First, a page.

Charles H. Bennett (computer scientist)

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Charles H. Bennett
Born 1943 (age 73–74)
Fields computer science
quantum information
Institutions Thomas J. Watson Research Center
Alma mater Brandeis University (BS 1964)
Harvard University (PhD 1970)
Doctoral advisor David Turnbull
Berni Alder
Known for Bennett's four laws of quantum information
Notable awards IBM Fellow

Charles Henry Bennett (b. 1943)[1] is a physicist, information theorist and IBM Fellow at IBM Research. Bennett's recent work at IBM has concentrated on a re-examination of the physical basis of information, applying quantum physics to the problems surrounding information exchange. He has played a major role in elucidating the interconnections between physics and information, particularly in the realm of quantum computation, but also in cellular automata[2] and reversible computing. He discovered, with Gilles Brassard, the concept of quantum cryptography and is one of the founding fathers of modern quantum information theory (cf. Bennett's four laws of quantum information).

Early career[edit]

Born in 1943 in New York City, Bennett earned a B.S. in Chemistry from Brandeis University in 1964, and received his PhD from Harvard in 1970 for molecular dynamics studies (computer simulation of molecular motion) under David Turnbull and Berni Alder. At Harvard, he also worked for James Watson one year as a teaching assistant about the genetic code. For the next two years he continued this research under the late Aneesur Rahman at Argonne Laboratory.

After joining IBM Research in 1972, he built on the work of IBM's Rolf Landauer to show that general-purpose computation can be performed by a logically and thermodynamically reversible apparatus; and in 1982 he proposed a re-interpretation of Maxwell's demon, attributing its inability to break the second law to the thermodynamic cost of destroying, rather than acquiring, information.[3] He also published an important paper on the estimation of free energy differences between two systems, the Bennett acceptance ratio method.

Quantum Cryptography[edit]

In collaboration with Gilles Brassard of the Université de Montréal he developed a system of quantum cryptography, known as BB84, which allows secure communication between parties who share no secret information initially, based on the uncertainty principle. With the help of John Smolin, he built the world's first working demonstration of quantum cryptography in 1989.

His other research interests include algorithmic information theory, in which the concepts of information and randomness are developed in terms of the input/output relation of universal computers, and the analogous use of universal computers to define the intrinsic complexity or "logical depth" of a physical state as the time required by a universal computer to simulate the evolution of the state from a random initial state.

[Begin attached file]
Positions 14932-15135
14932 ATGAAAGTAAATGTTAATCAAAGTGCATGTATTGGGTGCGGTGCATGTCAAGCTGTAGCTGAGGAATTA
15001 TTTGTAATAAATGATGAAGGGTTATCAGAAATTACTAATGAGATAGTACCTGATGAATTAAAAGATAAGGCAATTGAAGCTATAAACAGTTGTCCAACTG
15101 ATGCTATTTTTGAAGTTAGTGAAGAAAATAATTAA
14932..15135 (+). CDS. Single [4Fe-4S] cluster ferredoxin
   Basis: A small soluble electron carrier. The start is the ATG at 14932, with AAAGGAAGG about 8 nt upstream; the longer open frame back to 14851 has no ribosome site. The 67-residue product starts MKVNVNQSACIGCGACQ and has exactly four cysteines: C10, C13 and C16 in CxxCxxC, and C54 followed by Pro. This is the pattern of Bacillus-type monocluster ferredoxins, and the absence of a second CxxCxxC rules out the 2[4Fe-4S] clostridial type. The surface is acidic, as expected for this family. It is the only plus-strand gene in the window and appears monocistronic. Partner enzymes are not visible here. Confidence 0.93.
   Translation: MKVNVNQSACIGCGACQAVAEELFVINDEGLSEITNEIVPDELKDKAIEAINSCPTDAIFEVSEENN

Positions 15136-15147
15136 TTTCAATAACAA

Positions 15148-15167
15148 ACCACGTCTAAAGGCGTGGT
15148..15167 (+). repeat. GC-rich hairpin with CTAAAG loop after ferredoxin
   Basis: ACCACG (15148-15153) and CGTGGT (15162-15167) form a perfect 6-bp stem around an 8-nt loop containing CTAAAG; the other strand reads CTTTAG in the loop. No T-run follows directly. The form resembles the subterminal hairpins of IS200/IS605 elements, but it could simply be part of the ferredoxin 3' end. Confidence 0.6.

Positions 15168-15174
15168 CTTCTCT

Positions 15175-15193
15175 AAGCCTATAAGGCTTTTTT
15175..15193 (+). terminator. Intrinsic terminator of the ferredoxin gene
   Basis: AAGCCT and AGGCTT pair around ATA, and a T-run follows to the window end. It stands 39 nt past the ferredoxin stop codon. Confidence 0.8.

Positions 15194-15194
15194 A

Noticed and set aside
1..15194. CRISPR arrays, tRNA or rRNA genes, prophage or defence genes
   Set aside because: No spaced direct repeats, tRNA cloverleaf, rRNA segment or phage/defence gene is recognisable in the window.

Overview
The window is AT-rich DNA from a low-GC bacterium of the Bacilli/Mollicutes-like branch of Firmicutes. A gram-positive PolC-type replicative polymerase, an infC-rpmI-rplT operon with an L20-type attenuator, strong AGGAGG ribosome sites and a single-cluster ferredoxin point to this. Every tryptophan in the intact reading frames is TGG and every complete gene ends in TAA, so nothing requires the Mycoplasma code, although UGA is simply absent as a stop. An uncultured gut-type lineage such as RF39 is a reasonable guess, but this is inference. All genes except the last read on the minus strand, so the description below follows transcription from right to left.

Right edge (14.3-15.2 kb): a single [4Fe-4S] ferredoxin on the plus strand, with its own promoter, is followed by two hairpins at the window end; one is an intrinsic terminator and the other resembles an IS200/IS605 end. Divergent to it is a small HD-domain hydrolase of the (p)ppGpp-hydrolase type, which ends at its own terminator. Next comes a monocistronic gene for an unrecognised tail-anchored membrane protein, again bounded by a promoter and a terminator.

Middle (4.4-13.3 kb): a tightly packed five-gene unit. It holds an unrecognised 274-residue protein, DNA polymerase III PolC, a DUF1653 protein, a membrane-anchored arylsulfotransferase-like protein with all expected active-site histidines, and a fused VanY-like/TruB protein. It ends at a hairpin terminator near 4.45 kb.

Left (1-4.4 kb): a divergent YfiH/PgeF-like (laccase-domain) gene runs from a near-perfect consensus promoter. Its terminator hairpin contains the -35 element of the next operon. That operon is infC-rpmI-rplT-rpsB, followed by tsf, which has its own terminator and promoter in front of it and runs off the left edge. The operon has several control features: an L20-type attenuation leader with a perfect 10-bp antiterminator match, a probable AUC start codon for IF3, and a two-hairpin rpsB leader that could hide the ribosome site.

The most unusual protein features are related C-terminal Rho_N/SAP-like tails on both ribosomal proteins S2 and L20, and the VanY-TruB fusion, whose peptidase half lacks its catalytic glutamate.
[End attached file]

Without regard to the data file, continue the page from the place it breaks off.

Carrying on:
In 1993 Bennett and Brassard, in collaboration with others, discovered "quantum teleportation", an effect in which the complete information in an unknown quantum state is decomposed into purely classical information and purely non-classical Einstein-Podolsky-Rosen (EPR paradox) correlations, sent through two separate channels, and later reassembled in a new location to produce an exact replica of the original quantum state that was destroyed in the sending process.

Later work[edit]

In 1995-7, working with Smolin, Wootters, IBM's Di Vincenzo, and other collaborators, he introduced several techniques for faithful transmission of classical and quantum information through noisy channels, part of the larger field of quantum information and computation theory. Together with others he also introduced the concept of entanglement distillation.

Bennett is a Fellow of the American Physical Society and a member of the National Academy of Sciences. He was awarded the 2008 Harvey Prize by the Technion[4] and the 2006 Rank Prize in opto-electronics.

Private life[edit]

On his religious views, Bennett is an atheist.[5]


  1. ^
  2. ^ Charles H. Bennett Bibliography
  3. ^ Bennett, C. H. (1982). "The thermodynamics of computation—a review". International Journal of Theoretical Physics. 21 (12): 905–940. doi:10.1007/BF02084158. 
  5. ^ "I am so sorry to hear of Asher's passing. I will miss his scientific insight and advice, but even more his humor and stuborn integrity. I remember when one of his colleagues complained about Asher's always rejecting his manuscript when they were sent to him to referee. Asher said in effect, "You should thank me. I am only trying to protect your reputation." He often pretended to consult me, a fellow atheist, on matters of religious protocol. As we waited in line to eat the hors d'oeuvres at a conference in Evanston, he said, "There is a prayer Jews traditionally say when they do something new that they have never done before. I am about to eat a new kind of non-Kosher food. Do you think I should say the prayer?" My wife and grown children, who are visiting us this new year, and remember Asher from when we all lived in Cambridge 20 years ago, join me in sending you our condolences for this sudden loss of an irrepressible and irreplaceable person. Please convey our feelings especially to your mother at this difficult time. " Charles H. Bennett's letter written to the family of Israeli physicist, Asher Peres, A selection of the many letters of condolence sent to the Peres family during January 2005 .

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